Lawn From Hell Saved by Mower From Heaven

It’s that time of year again, at least in the northern hemisphere. Everything is alive and growing, especially that narrow-leafed non-commodity that so many of us farm without tangible reward. [sonofdodie] has a particularly hard row to hoe—his backyard is one big, 30° slope of knee-ruining agony. After 30 years of trudging up and down the hill, his body was telling him to find a better way. But no lawn service would touch it, so he waited for divine inspiration.

And lo, the answer came to [sonofdodie] in a trio of string trimmers. These Whirling Dervishes of grass grazing are mounted on a wheeled plywood base so that their strings overlap slightly for full coverage. Now he can sit in the shade and sip lemonade as he mows via rope and extension cord using a mower that cost about $100 to build.

These heavenly trimmers have been modified to use heavy nylon line, which means they can whip two weeks’ worth of rain-fueled growth with no problem. You can watch the mower shimmy down what looks like the world’s greatest Slip ‘n Slide hill after the break.

Yeah, this video is two years old, but somehow we missed it back then. Ideas this fresh that tackle age-old problems are evergreen, unlike these plots of grass we must maintain. There’s more than one way to skin this ecological cat, and we’ve seen everything from solar mowers to robotic mowers to mowers tied up to wind themselves around a stake like an enthusiastic dog.

Thanks for the tip, [Itay]!

94 thoughts on “Lawn From Hell Saved by Mower From Heaven

        1. Such grasses exist, and they go to seed if left untrimmed. It hasn’t really been an issue, as they are smothered by taller grasses. Grass is, after all, just a weed we like (see the cracks in pretty much any sidewalk or driveway or concrete building or….).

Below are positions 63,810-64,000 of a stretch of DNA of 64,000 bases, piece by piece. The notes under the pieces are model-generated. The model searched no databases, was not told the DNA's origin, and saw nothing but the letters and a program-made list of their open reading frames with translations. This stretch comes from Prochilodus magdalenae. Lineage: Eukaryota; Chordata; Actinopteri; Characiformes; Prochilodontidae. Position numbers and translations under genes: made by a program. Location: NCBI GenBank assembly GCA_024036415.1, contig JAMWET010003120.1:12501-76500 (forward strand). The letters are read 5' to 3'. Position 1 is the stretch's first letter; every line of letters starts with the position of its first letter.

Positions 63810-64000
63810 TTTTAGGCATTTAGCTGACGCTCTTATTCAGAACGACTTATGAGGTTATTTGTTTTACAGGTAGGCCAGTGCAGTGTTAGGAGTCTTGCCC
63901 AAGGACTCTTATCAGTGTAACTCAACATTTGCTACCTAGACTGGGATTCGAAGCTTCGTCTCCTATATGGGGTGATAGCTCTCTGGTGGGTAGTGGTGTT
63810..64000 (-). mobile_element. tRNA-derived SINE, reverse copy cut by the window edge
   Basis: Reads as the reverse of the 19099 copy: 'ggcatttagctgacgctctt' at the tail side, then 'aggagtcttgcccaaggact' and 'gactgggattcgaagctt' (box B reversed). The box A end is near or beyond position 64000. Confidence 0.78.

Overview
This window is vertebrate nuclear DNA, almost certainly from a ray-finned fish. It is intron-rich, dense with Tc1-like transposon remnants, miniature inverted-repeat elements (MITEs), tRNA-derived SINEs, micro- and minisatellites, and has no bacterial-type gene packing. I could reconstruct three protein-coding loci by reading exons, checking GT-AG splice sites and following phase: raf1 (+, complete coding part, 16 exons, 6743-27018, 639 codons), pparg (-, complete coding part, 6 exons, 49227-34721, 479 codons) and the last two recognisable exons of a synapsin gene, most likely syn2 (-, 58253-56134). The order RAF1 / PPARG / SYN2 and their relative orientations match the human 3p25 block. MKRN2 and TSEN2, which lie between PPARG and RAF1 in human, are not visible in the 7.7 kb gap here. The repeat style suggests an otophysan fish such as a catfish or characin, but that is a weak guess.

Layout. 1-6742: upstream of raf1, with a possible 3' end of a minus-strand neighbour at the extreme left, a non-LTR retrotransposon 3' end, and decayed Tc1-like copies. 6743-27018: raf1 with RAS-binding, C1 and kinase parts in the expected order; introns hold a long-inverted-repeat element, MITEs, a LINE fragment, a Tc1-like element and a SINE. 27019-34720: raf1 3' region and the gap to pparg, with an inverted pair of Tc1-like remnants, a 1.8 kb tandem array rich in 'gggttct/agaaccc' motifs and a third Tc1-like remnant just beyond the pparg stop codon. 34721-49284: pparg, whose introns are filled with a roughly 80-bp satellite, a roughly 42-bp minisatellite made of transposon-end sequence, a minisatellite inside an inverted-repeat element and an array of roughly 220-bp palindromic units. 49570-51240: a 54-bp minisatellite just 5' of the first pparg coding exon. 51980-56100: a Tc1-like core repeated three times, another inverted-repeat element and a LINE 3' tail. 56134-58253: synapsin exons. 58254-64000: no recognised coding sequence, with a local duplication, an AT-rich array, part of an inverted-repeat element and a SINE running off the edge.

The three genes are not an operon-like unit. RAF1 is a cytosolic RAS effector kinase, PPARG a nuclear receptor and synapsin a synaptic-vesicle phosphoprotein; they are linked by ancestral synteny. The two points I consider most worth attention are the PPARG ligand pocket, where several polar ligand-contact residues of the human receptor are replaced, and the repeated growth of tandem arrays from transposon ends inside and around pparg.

But, even if seed are controlled, grass spreads by rhizomes as well. You know this if you have ever had a neighbor with a bamboo hedge south of the 40th parallel in the US. This requires locality, but, the same way as we got the emerald ash borer and mile-a-minute weed, it can be transported by people, animals, and weather. It is rather disconcerting when a clod of dirt with live plants is on your roof after a windstorm, by the way.

          As to the damage, for a true account of this, see: Moore, Ward, _Greener_than_You_Think_

      1. go back about 75-80 years to WWII and they would replace your grass with clover. it was low maintenance, drought resistant and practically refused to die. Looks great as well. After WWII though chemical companies like Monsanto saw they were losing record profits because nobody needed to buy weed killers.

        They fought to re-categorize clover as a weed, and thus we stand today in our miles of hard to maintain weeds otherwise known as grass.

        1. In Southern California, they sometimes use Dichondra, which is somewhat clover like and stays short. It keeps the chemical companies happy too, because it requires a lot of weed killers and fertilizer. :)

    1. Every grass grows only to a certain length, it’s just longer than most people and bylaws care for. There are a handful of grasses beyond greens and sports field types that only grow to 3-4″ under summer conditions. You’ll have to mow them after heavy rain, but they don’t require frequent mowing otherwise.